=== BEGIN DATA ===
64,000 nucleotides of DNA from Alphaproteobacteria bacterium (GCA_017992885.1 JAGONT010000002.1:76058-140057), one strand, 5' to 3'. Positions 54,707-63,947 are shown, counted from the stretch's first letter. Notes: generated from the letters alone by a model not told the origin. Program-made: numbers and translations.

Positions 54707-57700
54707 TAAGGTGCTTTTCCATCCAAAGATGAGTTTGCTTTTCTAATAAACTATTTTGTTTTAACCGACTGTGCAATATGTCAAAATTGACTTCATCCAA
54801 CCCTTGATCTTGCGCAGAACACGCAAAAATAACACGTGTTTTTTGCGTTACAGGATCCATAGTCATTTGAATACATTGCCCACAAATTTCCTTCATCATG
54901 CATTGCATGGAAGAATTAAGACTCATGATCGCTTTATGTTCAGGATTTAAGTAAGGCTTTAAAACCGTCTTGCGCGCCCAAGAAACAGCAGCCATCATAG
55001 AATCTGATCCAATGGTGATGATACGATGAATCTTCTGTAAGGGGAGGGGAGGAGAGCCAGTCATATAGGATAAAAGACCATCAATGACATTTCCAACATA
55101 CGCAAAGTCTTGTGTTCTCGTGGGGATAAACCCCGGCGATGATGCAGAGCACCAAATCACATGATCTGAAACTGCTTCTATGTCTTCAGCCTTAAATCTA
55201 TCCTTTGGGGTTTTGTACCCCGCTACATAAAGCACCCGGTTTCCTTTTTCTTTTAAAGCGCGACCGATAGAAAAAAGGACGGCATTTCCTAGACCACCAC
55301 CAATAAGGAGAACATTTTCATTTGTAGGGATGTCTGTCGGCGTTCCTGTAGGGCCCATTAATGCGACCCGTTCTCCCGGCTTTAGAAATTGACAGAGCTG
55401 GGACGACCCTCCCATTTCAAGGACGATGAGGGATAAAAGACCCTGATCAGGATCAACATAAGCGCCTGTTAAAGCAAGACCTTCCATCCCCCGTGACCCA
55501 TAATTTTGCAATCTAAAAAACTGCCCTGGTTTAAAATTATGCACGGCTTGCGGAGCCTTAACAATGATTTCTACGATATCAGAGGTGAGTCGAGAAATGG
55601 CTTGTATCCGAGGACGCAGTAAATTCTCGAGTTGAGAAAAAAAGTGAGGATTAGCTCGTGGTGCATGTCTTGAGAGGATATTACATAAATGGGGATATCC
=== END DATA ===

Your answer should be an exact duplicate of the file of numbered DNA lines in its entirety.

64,000 nucleotides of DNA from Alphaproteobacteria bacterium (GCA_017992885.1 JAGONT010000002.1:76058-140057), one strand, 5' to 3'. Positions 54,707-63,947 are shown, counted from the stretch's first letter. Notes: generated from the letters alone by a model not told the origin. Program-made: numbers and translations.

Positions 54707-57700
54707 TAAGGTGCTTTTCCATCCAAAGATGAGTTTGCTTTTCTAATAAACTATTTTGTTTTAACCGACTGTGCAATATGTCAAAATTGACTTCATCCAA
54801 CCCTTGATCTTGCGCAGAACACGCAAAAATAACACGTGTTTTTTGCGTTACAGGATCCATAGTCATTTGAATACATTGCCCACAAATTTCCTTCATCATG
54901 CATTGCATGGAAGAATTAAGACTCATGATCGCTTTATGTTCAGGATTTAAGTAAGGCTTTAAAACCGTCTTGCGCGCCCAAGAAACAGCAGCCATCATAG
55001 AATCTGATCCAATGGTGATGATACGATGAATCTTCTGTAAGGGGAGGGGAGGAGAGCCAGTCATATAGGATAAAAGACCATCAATGACATTTCCAACATA
55101 CGCAAAGTCTTGTGTTCTCGTGGGGATAAACCCCGGCGATGATGCAGAGCACCAAATCACATGATCTGAAACTGCTTCTATGTCTTCAGCCTTAAATCTA
55201 TCCTTTGGGGTTTTGTACCCCGCTACATAAAGCACCCGGTTTCCTTTTTCTTTTAAAGCGCGACCGATAGAAAAAAGGACGGCATTTCCTAGACCACCAC
55301 CAATAAGGAGAACATTTTCATTTGTAGGGATGTCTGTCGGCGTTCCTGTAGGGCCCATTAATGCGACCCGTTCTCCCGGCTTTAGAAATTGACAGAGCTG
55401 GGACGACCCTCCCATTTCAAGGACGATGAGGGATAAAAGACCCTGATCAGGATCAACATAAGCGCCTGTTAAAGCAAGACCTTCCATCCCCCGTGACCCA
55501 TAATTTTGCAATCTAAAAAACTGCCCTGGTTTAAAATTATGCACGGCTTGCGGAGCCTTAACAATGATTTCTACGATATCAGAGGTGAGTCGAGAAATGG
55601 CTTGTATCCGAGGACGCAGTAAATTCTCGAGTTGAGAAAAAAAGTGAGGATTAGCTCGTGGTGCATGTCTTGAGAGGATATTACATAAATGGGGATATCC